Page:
Fall 2022 Mini-Course: Technology, Humanity, and Social Justice

Technology, Humanity, and Social Justice
Friday, November 4, 2022 to Sunday, November 6, 2022
As humans rely more and more on electronic devices to support their everyday activities, there are ever present warnings about the impacts such reliance has on human autonomy ranging from who owns and controls information networks, the inequitable impact of technology consumption on peoples and places, varying accessibility of technology around the globe, and the promises and limitations of technology in improving human health. By engaging in technology as a lens, this sequence of weekend micro-courses encourages students to examine technology as a system disproportionately impacting humanity by enabling and constraining human rights of groups of people around the globe. With a multi-disciplinary focus, the course invites researchers and practitioners from the University of Pittsburgh, Carnegie Mellon, and relevant fields more broadly. 
 
In this four-part weekend micro-course (spanning four semesters), we will examine the power of technology on humanity and its implications on social justice in four areas: governance, environment, education, and health. 
 
In Fall 2022, the focus will be on humanity’s use of technology and the disparate impacts on and benefits to the environment and varying groups of people. This will include discussion around the material, environmental, and health costs of extracting materials necessary to technological development and production as well as the waste created by the consumption habits initiated by global reliance on technology. It will also include a discussion of technology’s role in advancing sustainability. 
 
Please register here or at the tab above.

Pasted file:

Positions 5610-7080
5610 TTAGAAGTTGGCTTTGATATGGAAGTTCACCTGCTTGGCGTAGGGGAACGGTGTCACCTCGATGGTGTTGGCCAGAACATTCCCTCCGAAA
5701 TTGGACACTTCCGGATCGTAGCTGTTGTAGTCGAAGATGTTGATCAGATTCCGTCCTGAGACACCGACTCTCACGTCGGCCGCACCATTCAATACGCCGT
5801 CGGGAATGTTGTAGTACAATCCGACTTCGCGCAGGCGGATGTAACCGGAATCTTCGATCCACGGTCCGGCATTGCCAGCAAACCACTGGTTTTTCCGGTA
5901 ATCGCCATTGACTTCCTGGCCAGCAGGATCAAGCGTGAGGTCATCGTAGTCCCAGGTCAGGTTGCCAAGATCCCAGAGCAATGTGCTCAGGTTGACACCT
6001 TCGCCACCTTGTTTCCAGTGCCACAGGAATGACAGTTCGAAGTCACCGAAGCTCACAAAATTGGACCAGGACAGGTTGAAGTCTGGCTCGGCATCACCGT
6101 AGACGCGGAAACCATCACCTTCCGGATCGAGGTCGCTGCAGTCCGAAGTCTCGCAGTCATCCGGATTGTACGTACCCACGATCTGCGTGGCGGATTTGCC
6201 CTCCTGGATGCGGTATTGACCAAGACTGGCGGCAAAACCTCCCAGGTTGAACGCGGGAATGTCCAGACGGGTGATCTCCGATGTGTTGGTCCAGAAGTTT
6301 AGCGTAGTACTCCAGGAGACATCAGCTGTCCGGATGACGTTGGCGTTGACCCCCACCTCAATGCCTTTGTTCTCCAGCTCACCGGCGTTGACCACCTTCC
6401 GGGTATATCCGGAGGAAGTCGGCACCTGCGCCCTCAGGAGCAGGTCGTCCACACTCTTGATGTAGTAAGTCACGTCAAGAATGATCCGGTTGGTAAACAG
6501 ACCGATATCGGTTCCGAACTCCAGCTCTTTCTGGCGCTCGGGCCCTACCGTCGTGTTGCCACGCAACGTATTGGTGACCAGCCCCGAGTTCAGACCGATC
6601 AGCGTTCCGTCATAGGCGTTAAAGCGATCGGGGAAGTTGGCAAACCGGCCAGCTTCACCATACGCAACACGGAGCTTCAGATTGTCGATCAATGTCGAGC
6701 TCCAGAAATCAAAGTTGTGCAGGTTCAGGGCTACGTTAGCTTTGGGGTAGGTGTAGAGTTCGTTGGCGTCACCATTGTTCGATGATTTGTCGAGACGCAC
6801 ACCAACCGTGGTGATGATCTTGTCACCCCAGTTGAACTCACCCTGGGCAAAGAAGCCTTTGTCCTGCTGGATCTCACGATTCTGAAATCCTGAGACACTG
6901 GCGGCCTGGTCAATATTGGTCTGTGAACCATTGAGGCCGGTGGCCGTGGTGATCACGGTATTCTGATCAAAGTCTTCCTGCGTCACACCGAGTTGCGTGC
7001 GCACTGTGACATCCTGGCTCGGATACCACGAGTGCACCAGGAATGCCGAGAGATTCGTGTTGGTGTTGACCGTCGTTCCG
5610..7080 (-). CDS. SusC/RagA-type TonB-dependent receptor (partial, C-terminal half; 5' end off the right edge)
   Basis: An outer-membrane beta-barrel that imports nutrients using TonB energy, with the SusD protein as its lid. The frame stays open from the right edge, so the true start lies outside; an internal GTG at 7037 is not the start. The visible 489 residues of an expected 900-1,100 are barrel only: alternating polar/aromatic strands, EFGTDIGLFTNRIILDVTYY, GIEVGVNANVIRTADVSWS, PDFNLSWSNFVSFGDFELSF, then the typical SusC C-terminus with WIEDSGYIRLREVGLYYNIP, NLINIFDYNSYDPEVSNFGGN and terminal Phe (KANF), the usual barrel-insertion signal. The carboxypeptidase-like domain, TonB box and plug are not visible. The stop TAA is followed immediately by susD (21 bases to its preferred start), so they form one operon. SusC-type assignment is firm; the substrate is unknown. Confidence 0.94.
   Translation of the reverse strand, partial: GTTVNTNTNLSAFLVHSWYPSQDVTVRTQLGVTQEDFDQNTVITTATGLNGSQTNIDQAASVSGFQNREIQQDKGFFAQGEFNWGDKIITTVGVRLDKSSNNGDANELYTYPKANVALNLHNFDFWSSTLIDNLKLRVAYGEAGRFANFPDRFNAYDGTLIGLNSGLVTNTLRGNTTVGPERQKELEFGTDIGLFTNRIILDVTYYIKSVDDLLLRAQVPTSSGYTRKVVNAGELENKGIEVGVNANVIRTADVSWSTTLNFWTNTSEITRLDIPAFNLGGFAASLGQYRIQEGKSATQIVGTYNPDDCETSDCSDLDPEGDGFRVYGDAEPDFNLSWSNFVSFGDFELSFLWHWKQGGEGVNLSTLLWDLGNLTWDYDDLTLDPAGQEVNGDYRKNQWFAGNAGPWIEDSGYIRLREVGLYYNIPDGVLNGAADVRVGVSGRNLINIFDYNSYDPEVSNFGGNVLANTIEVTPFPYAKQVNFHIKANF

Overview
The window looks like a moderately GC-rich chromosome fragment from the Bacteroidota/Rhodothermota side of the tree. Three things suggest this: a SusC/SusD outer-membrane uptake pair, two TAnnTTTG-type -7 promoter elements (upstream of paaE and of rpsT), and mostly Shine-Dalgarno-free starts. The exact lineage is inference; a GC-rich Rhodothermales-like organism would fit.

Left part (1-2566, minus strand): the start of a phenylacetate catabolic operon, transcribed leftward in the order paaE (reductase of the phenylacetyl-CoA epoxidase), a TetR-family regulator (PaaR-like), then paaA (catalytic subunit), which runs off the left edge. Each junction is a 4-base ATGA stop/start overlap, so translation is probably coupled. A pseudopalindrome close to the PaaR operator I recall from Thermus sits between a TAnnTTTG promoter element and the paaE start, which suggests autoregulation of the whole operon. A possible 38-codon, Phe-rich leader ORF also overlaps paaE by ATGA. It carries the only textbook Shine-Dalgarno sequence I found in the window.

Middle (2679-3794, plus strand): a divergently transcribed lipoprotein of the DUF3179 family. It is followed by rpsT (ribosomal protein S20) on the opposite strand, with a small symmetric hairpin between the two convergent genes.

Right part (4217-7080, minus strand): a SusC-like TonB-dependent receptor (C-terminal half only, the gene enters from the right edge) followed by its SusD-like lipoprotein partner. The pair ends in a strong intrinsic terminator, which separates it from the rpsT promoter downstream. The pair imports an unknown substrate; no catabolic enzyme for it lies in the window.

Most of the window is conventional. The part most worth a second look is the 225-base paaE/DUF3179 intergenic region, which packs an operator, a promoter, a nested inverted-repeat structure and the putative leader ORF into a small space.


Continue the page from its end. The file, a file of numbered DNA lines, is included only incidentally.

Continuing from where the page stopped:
Pre-recording, Asynchronous Review Before Class: Engaging Perspectives in Decision-Making Proposal Assignment Overview

Pre-Reads: Prior to class, students should review the entire syllabus and its policies, the engaging perspectives in decision-making proposal (final assignment) assignment and rubric.
Pre-Class Brainstorm: Prior to class, students should review the list of topics and resources provided on Canvas. Students should select one topic and review the provided resources. If students would like to work on a topic that does not appear on the provided list of options, then students can reach out via email or Zoom office hours for approval.
Pre-Recording Quiz: This quiz will be due before midnight on Friday, Nov. 4th. You should complete the Canvas quiz after reviewing the syllabus, final assignment and rubric, and watching the pre-recording overview of the course and final assignment.
 

Friday, November 4th

  • 5:00PM to 5:15 PM: Welcome Remarks and Overview of Course
  • Session 1 – 5:15 PM to 6:30 PM: David Sanchez, Associate Director, Mascaro Center for Sustainable Innovation, University of Pittsburgh 
  • Session 2 – 6:45 PM to 8:00 PM: Michael Aklin, Political Science, University of Pittsburgh 
 

Saturday, November 5th

  • Session 3 – 8:30 AM to 10:00 AM: Group Activity: Analyzing Governance and Technology Case Study